Why criminal suspects need to be careful on social media
Social media has the potential to make life a lot more difficult for criminal defendants since posts can give insight into behavior and frame of mind.
Social media is great in many ways, connecting Virginia residents to friends and loved ones all over the world. It also allows people to keep on top of news and trends. However, social media does mean a loosening of privacy, and this can be trouble for some criminal suspects or defendants.
Take a crime such as DUI. At any time, many people have the potential to be charged with DUI, more so than with a crime such as, say, murder. Moreover, the consequences of a DUI conviction can be severe. However, sometimes all it takes for police or prosecutors to complete a DUI case is a social media post. Consider the following examples:
- A suspect posting a picture of himself holding a can of beer an hour before the arrest
- A defendant posting, “I’m drunk!” to Facebook minutes before getting behind the wheel
- A suspect with a clear pattern of drinking alcohol and driving, something he has denied doing
Such posts can undermine a defense because many defendants claim they did not realize they were drunk or that they never drink and drive. These posts can make defendants appear callous and uncaring too, never good when it comes to sentencing.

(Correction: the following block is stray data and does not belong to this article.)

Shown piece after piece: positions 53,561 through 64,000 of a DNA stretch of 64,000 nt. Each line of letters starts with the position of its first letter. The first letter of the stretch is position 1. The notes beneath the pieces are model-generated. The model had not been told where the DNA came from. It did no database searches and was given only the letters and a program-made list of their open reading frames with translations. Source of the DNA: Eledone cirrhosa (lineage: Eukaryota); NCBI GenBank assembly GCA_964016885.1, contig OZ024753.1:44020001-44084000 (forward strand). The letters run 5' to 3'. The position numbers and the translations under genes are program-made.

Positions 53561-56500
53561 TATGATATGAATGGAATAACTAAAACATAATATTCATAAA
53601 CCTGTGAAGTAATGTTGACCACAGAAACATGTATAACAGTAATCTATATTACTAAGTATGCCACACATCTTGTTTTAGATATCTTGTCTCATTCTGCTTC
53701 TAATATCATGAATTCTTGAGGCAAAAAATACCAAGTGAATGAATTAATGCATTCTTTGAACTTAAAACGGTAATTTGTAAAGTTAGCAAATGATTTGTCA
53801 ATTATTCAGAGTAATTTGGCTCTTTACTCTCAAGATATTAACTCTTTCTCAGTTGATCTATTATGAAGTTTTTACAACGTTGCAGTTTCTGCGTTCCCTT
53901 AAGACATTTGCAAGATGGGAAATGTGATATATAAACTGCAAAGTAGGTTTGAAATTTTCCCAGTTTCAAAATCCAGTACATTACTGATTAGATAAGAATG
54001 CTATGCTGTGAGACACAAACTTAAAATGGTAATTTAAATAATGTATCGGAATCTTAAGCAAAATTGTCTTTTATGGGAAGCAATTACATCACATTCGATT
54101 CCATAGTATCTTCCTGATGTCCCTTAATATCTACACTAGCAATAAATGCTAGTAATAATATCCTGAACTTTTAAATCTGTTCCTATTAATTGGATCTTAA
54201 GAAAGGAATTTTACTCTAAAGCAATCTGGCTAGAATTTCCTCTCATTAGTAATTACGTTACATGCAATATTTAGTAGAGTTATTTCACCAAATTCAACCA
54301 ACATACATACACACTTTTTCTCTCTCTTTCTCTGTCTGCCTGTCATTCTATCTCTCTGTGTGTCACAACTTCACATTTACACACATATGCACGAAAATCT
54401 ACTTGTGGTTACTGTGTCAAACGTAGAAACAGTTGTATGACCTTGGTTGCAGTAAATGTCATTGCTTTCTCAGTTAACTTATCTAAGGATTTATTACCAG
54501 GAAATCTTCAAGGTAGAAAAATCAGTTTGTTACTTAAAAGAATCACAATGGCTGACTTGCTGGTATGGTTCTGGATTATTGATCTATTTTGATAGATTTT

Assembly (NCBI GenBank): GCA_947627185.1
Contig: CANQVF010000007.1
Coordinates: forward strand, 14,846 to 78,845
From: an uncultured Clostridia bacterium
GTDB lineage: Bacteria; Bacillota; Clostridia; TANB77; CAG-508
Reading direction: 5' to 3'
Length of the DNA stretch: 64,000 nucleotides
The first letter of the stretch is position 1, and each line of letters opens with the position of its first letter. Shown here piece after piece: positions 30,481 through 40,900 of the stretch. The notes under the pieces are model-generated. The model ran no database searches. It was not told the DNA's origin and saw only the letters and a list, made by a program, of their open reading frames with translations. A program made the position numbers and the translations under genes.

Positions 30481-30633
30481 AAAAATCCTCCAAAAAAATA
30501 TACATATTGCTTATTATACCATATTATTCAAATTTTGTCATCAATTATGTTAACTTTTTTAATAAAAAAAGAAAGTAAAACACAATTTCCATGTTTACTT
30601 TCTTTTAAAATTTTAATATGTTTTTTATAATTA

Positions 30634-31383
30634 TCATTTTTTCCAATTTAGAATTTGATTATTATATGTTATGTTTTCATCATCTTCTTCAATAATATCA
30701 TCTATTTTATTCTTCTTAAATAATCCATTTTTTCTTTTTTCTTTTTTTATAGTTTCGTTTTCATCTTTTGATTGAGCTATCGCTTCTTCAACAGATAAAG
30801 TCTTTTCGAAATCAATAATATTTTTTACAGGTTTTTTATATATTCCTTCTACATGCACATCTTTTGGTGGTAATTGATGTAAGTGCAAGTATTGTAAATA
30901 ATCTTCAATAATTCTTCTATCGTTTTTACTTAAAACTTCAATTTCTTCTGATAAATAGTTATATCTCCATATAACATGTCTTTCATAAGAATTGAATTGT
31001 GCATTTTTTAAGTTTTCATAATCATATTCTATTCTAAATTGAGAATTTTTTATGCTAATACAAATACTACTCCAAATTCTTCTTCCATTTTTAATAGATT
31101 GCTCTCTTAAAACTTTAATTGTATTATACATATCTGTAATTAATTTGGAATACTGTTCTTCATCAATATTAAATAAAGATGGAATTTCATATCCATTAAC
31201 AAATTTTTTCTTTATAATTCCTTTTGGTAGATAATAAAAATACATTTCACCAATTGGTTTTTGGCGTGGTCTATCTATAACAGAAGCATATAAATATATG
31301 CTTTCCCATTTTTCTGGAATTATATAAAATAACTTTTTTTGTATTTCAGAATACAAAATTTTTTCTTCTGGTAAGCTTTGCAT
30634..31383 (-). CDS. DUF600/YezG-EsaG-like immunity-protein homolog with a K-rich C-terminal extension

And then there are situations in which suspects or defendants behave unprofessionally on social media after an arrest. For example, they might lambast the arresting officer and perhaps even make veiled threats. None of that goes over well in court.
Also, back to DUI, a defendant who is shown drinking and possibly driving after a DUI arrest might come across as someone who does not take the charge seriously.
All types of crimes
Social media has the potential to affect all types of crimes. A parole violation could be proved by a social media photo showing the person in question out of an allowable region or doing a prohibited activity. Weapons offenses can also get even more problematic if there are social media photos showing the user carelessly or illegally handling weapons.
The best way to handle the issue of social media is to use it wisely, no matter what. After all, no one expects to get charged with a crime that night. Users should avoid posting anything that could end up remotely incriminating. They should also understand that limiting their posts to “friends only” is not a cure. A friend could screenshot a post, for example, and send it to authorities. Deleting a post could also possibly lead to evidence tampering allegations.
Any type of criminal charge in Virginia has the potential to be serious. An attorney can help advocate for suspects throughout the process.